City, located 79 km south of Simferopol. Population: approximately 150,000.
In the 12th c. the Arabic geographer Idrizi mentions Dzhalita, i.e. Yalta, as the city of the Polovtsians. At first the southern shore of the Crimea was part of the kingdom of Feodoro. Later it came under the control of the Genoese. On Italian maps of the 14th c. it is called Healita, or Etalita. In the 15th c. the city was levelled by an earthquake. The Greeks and Armenians settled the district only 70 years later. Since then the settlement has been known as Yalta.
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Together with neighbouring villages and cities, Yalta is the largest international re-sort in the Crimea. It began to develop as a resort in the 19th c. Today there are 144 therapeutic resort establishments. The main one is the I. Syechenov Yalta Scien-tific-Research Institute of Physical Thera-peutic Methods and Medical Climatology.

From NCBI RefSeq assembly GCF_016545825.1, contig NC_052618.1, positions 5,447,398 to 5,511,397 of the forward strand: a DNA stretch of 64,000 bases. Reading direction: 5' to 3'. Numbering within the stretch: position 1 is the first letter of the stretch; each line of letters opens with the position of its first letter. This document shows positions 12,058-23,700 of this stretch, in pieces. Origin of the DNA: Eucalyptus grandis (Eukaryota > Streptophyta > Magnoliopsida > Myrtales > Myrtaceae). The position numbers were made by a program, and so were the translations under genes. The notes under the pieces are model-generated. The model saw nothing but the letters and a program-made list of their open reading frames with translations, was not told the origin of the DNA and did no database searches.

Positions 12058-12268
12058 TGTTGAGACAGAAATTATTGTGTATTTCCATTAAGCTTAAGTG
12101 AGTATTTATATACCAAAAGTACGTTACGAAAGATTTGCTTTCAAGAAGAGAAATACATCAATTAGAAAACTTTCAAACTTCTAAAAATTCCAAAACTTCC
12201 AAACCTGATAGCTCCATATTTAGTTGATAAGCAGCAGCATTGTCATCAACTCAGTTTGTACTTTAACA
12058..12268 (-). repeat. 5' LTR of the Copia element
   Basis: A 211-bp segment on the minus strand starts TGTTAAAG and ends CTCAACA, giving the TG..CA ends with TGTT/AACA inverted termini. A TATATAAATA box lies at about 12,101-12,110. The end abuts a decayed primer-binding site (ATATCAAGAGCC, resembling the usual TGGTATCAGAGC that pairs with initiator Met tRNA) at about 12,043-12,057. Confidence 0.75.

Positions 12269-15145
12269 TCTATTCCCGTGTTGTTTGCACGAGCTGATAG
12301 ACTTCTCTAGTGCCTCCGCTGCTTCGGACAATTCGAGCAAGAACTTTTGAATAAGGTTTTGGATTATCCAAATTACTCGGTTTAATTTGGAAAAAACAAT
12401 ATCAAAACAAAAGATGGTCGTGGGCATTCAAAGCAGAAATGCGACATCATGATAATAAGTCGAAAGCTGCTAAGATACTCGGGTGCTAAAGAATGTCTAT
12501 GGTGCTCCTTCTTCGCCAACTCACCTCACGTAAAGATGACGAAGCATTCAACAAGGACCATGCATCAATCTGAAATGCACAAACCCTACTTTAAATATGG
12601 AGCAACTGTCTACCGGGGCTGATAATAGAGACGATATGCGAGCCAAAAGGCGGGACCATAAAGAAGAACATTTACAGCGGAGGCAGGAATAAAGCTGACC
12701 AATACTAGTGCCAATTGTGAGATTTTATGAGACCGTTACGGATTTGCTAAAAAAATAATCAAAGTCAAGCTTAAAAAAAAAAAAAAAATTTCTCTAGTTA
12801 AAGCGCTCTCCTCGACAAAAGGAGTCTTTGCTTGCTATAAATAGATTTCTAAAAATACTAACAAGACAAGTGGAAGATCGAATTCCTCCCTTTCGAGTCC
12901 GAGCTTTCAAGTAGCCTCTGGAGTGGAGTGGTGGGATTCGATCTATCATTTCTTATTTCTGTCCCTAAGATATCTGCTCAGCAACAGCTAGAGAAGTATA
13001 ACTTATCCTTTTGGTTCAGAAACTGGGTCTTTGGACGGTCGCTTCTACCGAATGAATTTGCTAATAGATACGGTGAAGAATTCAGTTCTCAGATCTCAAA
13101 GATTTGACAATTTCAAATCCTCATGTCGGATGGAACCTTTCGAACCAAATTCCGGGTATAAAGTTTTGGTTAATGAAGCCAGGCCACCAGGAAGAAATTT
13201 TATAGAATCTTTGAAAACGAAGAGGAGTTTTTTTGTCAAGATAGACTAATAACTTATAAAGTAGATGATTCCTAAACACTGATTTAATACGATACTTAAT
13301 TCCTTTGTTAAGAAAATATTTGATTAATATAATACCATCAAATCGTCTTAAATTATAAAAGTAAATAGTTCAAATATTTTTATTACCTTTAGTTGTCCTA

The young Mark Twain spent time in Yalta. The poet, S. Rudansky (1834-1873), lived here. A memorial plaque has been hung on the building where he lived and died. The renown-ed Ukrainian poetess, Lesya Ukrayinka, came here for a cure. A. Horska (1929-1970), a Ukrainian painter who died under tragic circumstances, was born in Yalta.
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